Using the Normal Distribution

  • Donald W. Rogers

Abstract

The normal distribution is the best-known of the statistical distributions. It results in the familiar “bell-shaped” or Gaussian curve. In this chapter, we shall develop a relationship between the Gaussian distribution and the mean and standard deviation treated earlier. Once we know the population mean and standard deviation of a randomly distributed continuous variable, we can predict the probability that future measurements will fall within any arbitrarily defined interval of the range of all possible measurements. We can also make statistical judgments whether any individual measurement or observation belongs to the set with a given mean and standard deviation or whether it belongs to some other set. These judgments rely on integration of the Gaussian function. In this book, of course, we do our integration by computer, a technique that is discussed at some length near the end of the chapter.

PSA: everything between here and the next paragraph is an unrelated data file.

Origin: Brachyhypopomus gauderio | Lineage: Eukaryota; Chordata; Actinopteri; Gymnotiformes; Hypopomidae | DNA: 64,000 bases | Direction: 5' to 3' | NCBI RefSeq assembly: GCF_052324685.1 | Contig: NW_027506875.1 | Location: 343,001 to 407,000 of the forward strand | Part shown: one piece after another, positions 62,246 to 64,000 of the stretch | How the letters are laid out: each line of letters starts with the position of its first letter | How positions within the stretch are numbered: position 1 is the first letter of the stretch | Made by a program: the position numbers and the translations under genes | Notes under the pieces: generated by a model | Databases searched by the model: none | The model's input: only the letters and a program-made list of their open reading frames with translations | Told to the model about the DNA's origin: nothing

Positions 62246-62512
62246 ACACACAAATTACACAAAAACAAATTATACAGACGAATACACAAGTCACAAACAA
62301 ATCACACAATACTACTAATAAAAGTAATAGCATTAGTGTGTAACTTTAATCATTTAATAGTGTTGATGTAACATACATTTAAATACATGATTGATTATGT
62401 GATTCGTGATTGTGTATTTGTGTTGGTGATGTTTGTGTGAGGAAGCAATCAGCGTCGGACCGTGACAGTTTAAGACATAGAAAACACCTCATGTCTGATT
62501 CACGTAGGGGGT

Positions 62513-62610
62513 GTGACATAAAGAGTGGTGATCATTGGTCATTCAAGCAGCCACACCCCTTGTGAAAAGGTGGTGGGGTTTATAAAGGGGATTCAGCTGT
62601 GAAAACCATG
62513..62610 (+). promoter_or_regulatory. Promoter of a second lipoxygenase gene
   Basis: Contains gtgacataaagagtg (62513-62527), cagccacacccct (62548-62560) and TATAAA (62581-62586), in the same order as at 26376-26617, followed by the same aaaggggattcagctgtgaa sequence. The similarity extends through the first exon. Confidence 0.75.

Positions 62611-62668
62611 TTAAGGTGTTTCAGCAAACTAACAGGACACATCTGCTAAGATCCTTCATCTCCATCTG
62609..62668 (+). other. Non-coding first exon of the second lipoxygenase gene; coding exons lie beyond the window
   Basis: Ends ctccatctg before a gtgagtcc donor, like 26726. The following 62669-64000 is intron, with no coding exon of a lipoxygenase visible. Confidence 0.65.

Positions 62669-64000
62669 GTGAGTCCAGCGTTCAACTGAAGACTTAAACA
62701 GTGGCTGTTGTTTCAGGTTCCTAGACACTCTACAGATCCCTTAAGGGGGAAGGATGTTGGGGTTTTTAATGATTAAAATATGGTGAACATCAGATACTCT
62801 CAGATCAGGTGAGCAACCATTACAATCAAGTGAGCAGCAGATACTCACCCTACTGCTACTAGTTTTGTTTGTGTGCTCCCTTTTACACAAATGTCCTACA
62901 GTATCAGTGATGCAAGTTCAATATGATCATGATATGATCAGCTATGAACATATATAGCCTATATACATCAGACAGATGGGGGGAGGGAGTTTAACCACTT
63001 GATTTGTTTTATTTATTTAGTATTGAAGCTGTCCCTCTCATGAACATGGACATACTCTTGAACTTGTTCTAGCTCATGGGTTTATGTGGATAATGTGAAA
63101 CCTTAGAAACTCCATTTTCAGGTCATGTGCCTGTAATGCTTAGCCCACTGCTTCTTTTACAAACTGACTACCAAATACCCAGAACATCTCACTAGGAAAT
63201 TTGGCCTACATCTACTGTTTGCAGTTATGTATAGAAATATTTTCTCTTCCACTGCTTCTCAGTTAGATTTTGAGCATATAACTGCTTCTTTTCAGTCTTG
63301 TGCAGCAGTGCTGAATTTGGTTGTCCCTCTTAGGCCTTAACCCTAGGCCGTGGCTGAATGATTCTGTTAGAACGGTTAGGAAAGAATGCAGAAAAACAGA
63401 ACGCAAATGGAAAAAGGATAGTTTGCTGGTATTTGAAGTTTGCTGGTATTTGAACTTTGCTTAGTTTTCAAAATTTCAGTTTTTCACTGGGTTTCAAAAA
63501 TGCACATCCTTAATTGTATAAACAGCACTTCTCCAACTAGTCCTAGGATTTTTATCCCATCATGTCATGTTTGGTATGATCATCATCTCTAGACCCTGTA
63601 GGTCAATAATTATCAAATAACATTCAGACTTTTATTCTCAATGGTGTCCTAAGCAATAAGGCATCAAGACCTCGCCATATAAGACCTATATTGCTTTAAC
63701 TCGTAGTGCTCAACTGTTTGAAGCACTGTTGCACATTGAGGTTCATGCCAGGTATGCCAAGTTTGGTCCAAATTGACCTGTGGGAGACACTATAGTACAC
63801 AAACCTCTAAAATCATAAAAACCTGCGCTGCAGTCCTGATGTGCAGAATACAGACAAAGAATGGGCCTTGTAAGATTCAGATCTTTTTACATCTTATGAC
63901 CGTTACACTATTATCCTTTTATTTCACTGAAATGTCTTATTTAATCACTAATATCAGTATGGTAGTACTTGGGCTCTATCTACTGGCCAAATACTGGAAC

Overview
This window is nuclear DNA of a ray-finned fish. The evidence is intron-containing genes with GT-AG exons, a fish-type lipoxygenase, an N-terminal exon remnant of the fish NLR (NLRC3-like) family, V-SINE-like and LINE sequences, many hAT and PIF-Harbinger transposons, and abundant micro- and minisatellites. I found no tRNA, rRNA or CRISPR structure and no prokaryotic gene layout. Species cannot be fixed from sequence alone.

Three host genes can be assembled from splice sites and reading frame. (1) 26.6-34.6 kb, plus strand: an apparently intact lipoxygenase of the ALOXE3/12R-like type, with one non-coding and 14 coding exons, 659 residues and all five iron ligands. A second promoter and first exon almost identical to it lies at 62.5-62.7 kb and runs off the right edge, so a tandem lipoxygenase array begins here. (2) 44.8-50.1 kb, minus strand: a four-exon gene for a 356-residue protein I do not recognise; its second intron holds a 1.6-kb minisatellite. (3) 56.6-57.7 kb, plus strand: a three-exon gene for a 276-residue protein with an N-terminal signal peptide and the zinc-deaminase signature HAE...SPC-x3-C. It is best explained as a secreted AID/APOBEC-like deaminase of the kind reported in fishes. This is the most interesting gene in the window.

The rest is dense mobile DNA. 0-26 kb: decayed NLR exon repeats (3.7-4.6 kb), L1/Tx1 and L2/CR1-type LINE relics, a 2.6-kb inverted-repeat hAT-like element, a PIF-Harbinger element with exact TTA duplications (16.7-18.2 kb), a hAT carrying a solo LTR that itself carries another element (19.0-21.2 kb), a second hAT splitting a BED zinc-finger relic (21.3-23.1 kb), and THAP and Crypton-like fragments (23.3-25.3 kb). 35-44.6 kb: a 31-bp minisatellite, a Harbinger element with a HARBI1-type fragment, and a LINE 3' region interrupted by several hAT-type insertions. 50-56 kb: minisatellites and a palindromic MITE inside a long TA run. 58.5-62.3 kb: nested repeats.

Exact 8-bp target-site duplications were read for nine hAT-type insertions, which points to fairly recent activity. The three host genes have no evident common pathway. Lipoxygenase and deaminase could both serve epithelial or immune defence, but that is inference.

Keywords

Cholesterol Hepatitis Sulfide Anemia Bilirubin 

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Bibliography

  1. F. S. Acton, Numerical Methods That Work, Harper and Row, New York, 1970.Google Scholar
  2. L. N. Balaam, Fundamentals of Biometry, George Allen & Unwin, London, 1975.Google Scholar
  3. J. B. Dence, Mathematical Techniques in Chemistry, Wiley-Interscience, New York, 1975.Google Scholar
  4. J. H. Zar, Biostatistical Analysis, Prentice-Hall, Englewood Cliffs, New Jersey, 1974.Google Scholar

Copyright information

© Humana Press Inc. 1983

Authors and Affiliations

  • Donald W. Rogers

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